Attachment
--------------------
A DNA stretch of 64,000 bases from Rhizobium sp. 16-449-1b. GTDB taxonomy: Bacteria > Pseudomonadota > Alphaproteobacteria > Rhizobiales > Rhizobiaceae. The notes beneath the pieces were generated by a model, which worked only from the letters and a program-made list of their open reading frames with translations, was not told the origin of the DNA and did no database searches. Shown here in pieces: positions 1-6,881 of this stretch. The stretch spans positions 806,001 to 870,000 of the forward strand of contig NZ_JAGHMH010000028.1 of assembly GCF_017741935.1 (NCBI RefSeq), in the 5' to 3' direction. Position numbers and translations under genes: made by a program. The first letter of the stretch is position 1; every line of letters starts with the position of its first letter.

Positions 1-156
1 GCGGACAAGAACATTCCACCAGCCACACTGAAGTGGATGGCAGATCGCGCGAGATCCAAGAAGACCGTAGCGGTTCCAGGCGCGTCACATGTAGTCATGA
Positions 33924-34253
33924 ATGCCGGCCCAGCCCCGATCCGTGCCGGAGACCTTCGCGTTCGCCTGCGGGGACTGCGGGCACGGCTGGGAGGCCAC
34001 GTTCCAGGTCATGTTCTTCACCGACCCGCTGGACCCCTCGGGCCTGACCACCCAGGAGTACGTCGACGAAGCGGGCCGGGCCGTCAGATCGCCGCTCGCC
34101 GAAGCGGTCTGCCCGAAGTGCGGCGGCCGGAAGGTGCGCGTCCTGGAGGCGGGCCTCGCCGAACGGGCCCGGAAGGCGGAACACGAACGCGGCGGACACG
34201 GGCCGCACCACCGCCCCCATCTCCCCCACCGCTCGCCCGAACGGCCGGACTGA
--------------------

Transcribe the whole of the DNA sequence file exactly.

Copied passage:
A DNA stretch of 64,000 bases from Rhizobium sp. 16-449-1b. GTDB taxonomy: Bacteria > Pseudomonadota > Alphaproteobacteria > Rhizobiales > Rhizobiaceae. The notes beneath the pieces were generated by a model, which worked only from the letters and a program-made list of their open reading frames with translations, was not told the origin of the DNA and did no database searches. Shown here in pieces: positions 1-6,881 of this stretch. The stretch spans positions 806,001 to 870,000 of the forward strand of contig NZ_JAGHMH010000028.1 of assembly GCF_017741935.1 (NCBI RefSeq), in the 5' to 3' direction. Position numbers and translations under genes: made by a program. The first letter of the stretch is position 1; every line of letters starts with the position of its first letter.

Positions 1-156
1 GCGGACAAGAACATTCCACCAGCCACACTGAAGTGGATGGCAGATCGCGCGAGATCCAAGAAGACCGTAGCGGTTCCAGGCGCGTCACATGTAGTCATGA
Positions 33924-34253
33924 ATGCCGGCCCAGCCCCGATCCGTGCCGGAGACCTTCGCGTTCGCCTGCGGGGACTGCGGGCACGGCTGGGAGGCCAC
34001 GTTCCAGGTCATGTTCTTCACCGACCCGCTGGACCCCTCGGGCCTGACCACCCAGGAGTACGTCGACGAAGCGGGCCGGGCCGTCAGATCGCCGCTCGCC
34101 GAAGCGGTCTGCCCGAAGTGCGGCGGCCGGAAGGTGCGCGTCCTGGAGGCGGGCCTCGCCGAACGGGCCCGGAAGGCGGAACACGAACGCGGCGGACACG
34201 GGCCGCACCACCGCCCCCATCTCCCCCACCGCTCGCCCGAACGGCCGGACTGA